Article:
I talked to Cezanne about it and asked if she'd be willing to help me if I took him on- she said, "sure". I pitched the idea to Suede's owner that he come and spend some time with me and with Cezanne's coaching I could learn a ton and hopefully help him out. Suede came to stay at my place in November of 2019. Six months later, after his owner decided that she didn't think she wanted him back (which was a courageous decision on her part) Suede became the 4th horse in my herd.
The day I broke my back it was a cold, blustery November afternoon. Suede was a bit more tense than usual, but was able to relax during our warm up. This brings me to...
Lesson #2 Heed the lights!
There's a way of assessing horse behavior that Pat Parelli shared with a group of instructors a few years back that I like a lot. As you're playing with your horse and asking them to do certain things, be aware of what they're telling you. You can compare the messages they're sending to a traffic light. If what they're doing is giving you a GREEN light (they aren't bothered at all) move on, don't stay stuck there waiting for the light to change!
If their behavior is giving you a YELLOW light (holding their breath, spooking a little, not yielding, etc) then you'll need to proceed with caution. Depending on the horse, you might need to stop there and not proceed until you can help the light to turn green.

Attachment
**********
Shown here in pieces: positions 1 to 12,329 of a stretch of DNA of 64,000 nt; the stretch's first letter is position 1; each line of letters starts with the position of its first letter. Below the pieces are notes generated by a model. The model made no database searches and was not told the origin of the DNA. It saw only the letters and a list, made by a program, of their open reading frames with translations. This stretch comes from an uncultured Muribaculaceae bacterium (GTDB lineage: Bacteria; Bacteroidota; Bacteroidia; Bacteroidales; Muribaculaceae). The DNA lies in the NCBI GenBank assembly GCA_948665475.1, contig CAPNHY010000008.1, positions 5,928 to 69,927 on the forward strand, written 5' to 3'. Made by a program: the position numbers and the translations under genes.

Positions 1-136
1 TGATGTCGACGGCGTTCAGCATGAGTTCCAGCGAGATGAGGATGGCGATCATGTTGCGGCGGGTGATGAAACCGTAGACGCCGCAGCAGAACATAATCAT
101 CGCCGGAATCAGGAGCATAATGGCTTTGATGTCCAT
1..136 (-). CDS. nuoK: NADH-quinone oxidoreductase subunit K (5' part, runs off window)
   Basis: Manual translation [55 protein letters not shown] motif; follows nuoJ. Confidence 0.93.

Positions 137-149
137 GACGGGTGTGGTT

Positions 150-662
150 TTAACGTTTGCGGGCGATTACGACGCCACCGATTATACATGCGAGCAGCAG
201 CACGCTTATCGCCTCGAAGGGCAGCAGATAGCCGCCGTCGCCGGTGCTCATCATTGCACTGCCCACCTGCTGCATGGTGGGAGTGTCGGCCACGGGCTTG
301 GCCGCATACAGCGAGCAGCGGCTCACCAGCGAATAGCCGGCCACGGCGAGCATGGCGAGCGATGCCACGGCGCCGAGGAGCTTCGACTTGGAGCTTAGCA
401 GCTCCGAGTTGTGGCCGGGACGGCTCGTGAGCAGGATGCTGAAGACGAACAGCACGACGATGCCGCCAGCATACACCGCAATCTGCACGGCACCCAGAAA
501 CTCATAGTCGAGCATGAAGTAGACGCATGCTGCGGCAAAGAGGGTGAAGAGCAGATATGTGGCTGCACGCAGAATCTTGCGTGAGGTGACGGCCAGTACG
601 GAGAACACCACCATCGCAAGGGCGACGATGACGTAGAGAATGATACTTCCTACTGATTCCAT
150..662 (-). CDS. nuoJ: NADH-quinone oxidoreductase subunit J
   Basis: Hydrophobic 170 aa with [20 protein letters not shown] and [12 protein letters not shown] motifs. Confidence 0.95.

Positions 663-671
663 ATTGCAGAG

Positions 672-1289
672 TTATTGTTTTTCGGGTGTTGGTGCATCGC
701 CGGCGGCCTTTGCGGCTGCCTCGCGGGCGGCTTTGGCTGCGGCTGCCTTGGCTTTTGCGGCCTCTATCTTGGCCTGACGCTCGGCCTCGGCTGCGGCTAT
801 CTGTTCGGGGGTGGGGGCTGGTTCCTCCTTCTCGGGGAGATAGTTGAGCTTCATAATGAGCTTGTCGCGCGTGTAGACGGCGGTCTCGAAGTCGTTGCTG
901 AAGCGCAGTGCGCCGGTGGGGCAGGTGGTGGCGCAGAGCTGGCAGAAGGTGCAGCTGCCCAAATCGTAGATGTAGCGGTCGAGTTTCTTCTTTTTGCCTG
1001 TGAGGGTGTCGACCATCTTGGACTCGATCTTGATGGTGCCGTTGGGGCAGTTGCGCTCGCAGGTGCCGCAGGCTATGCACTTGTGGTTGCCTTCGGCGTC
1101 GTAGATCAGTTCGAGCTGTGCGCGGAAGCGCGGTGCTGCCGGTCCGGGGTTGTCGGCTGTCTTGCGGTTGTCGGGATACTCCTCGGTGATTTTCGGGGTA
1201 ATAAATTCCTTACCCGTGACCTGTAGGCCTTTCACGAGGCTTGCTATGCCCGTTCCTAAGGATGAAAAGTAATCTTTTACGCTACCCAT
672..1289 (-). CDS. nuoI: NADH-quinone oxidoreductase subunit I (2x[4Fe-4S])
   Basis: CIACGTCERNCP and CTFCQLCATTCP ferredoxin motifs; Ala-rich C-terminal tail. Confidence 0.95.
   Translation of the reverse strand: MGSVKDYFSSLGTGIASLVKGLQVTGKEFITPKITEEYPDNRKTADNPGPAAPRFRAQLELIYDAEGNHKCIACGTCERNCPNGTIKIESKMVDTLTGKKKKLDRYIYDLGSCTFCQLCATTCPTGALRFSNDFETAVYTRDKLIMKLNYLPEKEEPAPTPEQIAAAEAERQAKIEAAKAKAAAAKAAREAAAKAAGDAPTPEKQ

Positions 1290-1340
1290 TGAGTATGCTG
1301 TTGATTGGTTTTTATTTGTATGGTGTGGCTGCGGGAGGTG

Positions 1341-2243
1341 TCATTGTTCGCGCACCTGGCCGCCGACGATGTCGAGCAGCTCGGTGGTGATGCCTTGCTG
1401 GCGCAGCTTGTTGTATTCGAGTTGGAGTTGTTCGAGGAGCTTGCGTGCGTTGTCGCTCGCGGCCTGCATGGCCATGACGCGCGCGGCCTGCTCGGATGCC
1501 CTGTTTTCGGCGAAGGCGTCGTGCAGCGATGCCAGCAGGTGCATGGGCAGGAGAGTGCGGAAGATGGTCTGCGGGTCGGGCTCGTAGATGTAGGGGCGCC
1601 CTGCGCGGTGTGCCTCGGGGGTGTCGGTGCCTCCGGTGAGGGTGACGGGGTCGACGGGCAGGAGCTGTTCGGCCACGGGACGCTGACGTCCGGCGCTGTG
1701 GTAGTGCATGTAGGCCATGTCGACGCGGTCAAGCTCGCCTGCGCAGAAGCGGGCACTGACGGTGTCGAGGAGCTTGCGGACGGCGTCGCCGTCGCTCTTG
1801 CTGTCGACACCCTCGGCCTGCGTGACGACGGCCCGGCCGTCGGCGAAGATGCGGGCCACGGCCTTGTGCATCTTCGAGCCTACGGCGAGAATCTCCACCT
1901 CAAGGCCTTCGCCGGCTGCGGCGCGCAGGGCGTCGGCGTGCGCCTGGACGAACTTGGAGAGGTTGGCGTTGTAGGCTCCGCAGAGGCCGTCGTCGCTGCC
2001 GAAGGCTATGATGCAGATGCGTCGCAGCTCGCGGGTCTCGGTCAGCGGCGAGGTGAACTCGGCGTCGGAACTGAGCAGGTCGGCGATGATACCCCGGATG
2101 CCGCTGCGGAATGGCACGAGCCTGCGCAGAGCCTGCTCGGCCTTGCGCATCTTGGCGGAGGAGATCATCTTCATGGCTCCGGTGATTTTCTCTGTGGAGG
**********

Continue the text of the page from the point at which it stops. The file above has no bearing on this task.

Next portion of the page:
If the behavior is giving you a RED light, STOP or proceed a great risk to you and possibly the horse!! Keep yourself safe and do what it takes to get to a yellow or green light before continuing.
The day I broke my back, Suede was giving lots of yellow lights. When I stepped up to the mounting block, he lined up nicely but when I put my foot in the stirrup he moved off to the side. YELLOW light. I did what it took to have him line up and relax at the mounting block and allow me to mount. I thought the light was now green.
It's funny because a few times during that session I thought to myself- 'I probably shouldn't be riding today.' After this happened at the mounting block, I thought it again but quickly told myself, 'it's going to be a short ride and this isn't the first time I've seen this behavior and he's been able to find relaxation in the past.'
Next, I tested out our lateral flexion and he was stuck- no yield. YELLOW light. When enough yellow lights come in succession- you might think about ending your session on the next positive change OR making darn sure that you are fully present and ready to be there to help them. I again, listened to him and knew he was tense and stayed there until he relaxed and could yield on both sides. But it was yellow light #2.
The next thing that happened leads my to...
Lesson #3 Being aware of where your horse's mind is
I'll be sharing this one along with a few more in next week's blog post #6 A Broken Back- The Power of Perspective. Thank you for joining me for this jog down memory lane and I hope some of it resonates with you and it can help you on your own journey.
Have a great rest of your day and I look forward to sharing more with you next Thursday!